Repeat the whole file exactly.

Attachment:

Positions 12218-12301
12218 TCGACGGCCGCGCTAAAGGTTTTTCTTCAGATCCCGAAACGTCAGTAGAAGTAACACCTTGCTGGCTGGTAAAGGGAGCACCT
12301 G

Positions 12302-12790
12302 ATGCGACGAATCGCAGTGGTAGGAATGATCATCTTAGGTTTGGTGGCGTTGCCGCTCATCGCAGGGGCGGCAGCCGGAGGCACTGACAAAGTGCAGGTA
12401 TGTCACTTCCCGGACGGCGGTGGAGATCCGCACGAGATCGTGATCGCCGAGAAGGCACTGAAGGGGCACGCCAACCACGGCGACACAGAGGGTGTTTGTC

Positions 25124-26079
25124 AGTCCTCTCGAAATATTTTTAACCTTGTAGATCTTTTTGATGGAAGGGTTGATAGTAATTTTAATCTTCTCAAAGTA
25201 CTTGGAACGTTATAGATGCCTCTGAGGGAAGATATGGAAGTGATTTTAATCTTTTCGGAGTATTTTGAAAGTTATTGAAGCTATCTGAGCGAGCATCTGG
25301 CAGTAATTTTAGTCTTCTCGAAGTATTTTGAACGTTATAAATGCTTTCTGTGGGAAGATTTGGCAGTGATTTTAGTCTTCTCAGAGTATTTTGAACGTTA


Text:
Positions 12218-12301
12218 TCGACGGCCGCGCTAAAGGTTTTTCTTCAGATCCCGAAACGTCAGTAGAAGTAACACCTTGCTGGCTGGTAAAGGGAGCACCT
12301 G

Positions 12302-12790
12302 ATGCGACGAATCGCAGTGGTAGGAATGATCATCTTAGGTTTGGTGGCGTTGCCGCTCATCGCAGGGGCGGCAGCCGGAGGCACTGACAAAGTGCAGGTA
12401 TGTCACTTCCCGGACGGCGGTGGAGATCCGCACGAGATCGTGATCGCCGAGAAGGCACTGAAGGGGCACGCCAACCACGGCGACACAGAGGGTGTTTGTC

Positions 25124-26079
25124 AGTCCTCTCGAAATATTTTTAACCTTGTAGATCTTTTTGATGGAAGGGTTGATAGTAATTTTAATCTTCTCAAAGTA
25201 CTTGGAACGTTATAGATGCCTCTGAGGGAAGATATGGAAGTGATTTTAATCTTTTCGGAGTATTTTGAAAGTTATTGAAGCTATCTGAGCGAGCATCTGG
25301 CAGTAATTTTAGTCTTCTCGAAGTATTTTGAACGTTATAAATGCTTTCTGTGGGAAGATTTGGCAGTGATTTTAGTCTTCTCAGAGTATTTTGAACGTTA